If we used the IEA’s definition of primary energy consumption the energy intensity would improve by more than 25%, simply because the primary energy consumption from electricity generation has more than halved. If we used BP’s measure then things would stay where they are. Neither answer is satisfactory. After all we could use 5, 10, 15 or 20% efficient solar panels to get the job done. The efficiency of generating solar electricity then is completely irrelevant to how we measure how efficient the economy is.

In a similar vein consider two rather simplified purely electric energy systems, both with annual electricity demands of 100 terawatt hours. One gets all of its electricity from 35% efficient coal power plants, while the other gets them from 15% efficient solar panels. Now, replace those 35% efficient coal power plants with 40% efficient coal power plants and what happens? The energy intensity of the economy improves. But replace those 15% efficient solar panels with 20% efficient solar panels and absolutely nothing happens to energy intensity. Again, this is somewhat unsatisfactory.

To illustrate these points I will finish by considering Denmark, the country which gets more of its energy from wind farms than anywhere else.

Below I have plotted the change in Danish total primary energy consumption between 1990 and 2012 (from BP’s primary energy statistics) using the partial substitution and final energy content methods for wind electricity. If we use the partial substition method then Denmark’s primary energy consumption is essentially unchanged since 1990. However if we use the physical energy content method primary consumption has declined by almost 9%.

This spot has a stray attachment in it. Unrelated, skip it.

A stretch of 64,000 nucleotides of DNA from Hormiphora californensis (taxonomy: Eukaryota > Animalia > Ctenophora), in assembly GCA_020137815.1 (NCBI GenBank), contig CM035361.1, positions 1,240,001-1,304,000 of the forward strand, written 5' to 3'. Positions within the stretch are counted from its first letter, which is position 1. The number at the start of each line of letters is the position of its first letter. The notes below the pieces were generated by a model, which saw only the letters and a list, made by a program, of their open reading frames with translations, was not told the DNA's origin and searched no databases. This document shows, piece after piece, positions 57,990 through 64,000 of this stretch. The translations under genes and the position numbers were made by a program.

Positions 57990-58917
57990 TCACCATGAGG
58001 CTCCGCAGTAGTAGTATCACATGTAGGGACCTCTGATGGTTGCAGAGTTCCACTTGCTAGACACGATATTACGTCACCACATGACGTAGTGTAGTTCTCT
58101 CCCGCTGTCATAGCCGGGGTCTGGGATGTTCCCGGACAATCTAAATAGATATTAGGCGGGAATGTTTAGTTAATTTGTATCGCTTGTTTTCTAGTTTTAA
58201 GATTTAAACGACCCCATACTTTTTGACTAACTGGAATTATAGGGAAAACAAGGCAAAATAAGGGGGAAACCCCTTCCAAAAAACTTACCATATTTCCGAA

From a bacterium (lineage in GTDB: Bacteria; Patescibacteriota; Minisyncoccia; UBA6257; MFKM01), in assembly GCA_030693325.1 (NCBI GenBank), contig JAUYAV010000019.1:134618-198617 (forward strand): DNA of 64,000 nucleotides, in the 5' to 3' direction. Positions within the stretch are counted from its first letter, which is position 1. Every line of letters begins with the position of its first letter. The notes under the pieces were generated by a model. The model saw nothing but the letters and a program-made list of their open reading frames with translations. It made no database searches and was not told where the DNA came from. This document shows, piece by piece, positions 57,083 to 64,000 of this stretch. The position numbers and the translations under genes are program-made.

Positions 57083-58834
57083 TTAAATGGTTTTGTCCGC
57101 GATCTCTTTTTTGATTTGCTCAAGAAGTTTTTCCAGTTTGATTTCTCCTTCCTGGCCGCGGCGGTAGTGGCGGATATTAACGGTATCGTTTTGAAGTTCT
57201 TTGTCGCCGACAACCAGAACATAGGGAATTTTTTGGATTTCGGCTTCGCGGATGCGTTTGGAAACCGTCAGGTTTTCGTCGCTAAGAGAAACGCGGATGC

DanishPrimary

Now, you may be tempted to conclude from this that using the physical energy content method is a good thing if you want to promote the benefits of wind farms. But consider what percentage of primary energy consumption comes from wind farms using the partial substitution and physical energy content methods. It is two times lower using the physical energy content method.

DanishWind

In this case the partial substition method appears to be a much better way to track the changes in wind power penetration, otherwise we are saying a unit of fossil fuel electricity is worth two times more than wind in primary energy terms. Of course if you wanted to downplay the growth of wind farms it should be obvious how to do it.

So, as the cliche goes, “lies, damn lies, and statistics.” The above can be read as a way to properly deconstruct energy consumption statistics, or as a guide to how to misuse them. Please do the former.

Robert Wilson's picture

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Joris van Dorp's picture
Joris van Dorp on February 18, 2014

Good article. You make clear that using consistent terminology is important when trying to identify trends in efficiency and energy intensity.

I want to add that the energy return on energy invested (EROEI) of the particular generation technology itself can also be a factor in determining how such trends will develop. For example, the EROEI of silicon PV panels in Germany is about 5 to 1 (Weissbach et.al 2013), meaning that it takes about one unit of (primary) energy to produce 5 units of (final) energy with PV. So if Germany would install enough PV panels to satisfy it’s current final electricity consumption, it would actually need to add an additional 25% to that total number of PV panels in order to be able to also produce the energy needed to produce the PV panels in the first place. In effect, 20% of Germany’s total annual energy production would then go straight back into PV production, installation and maintenance.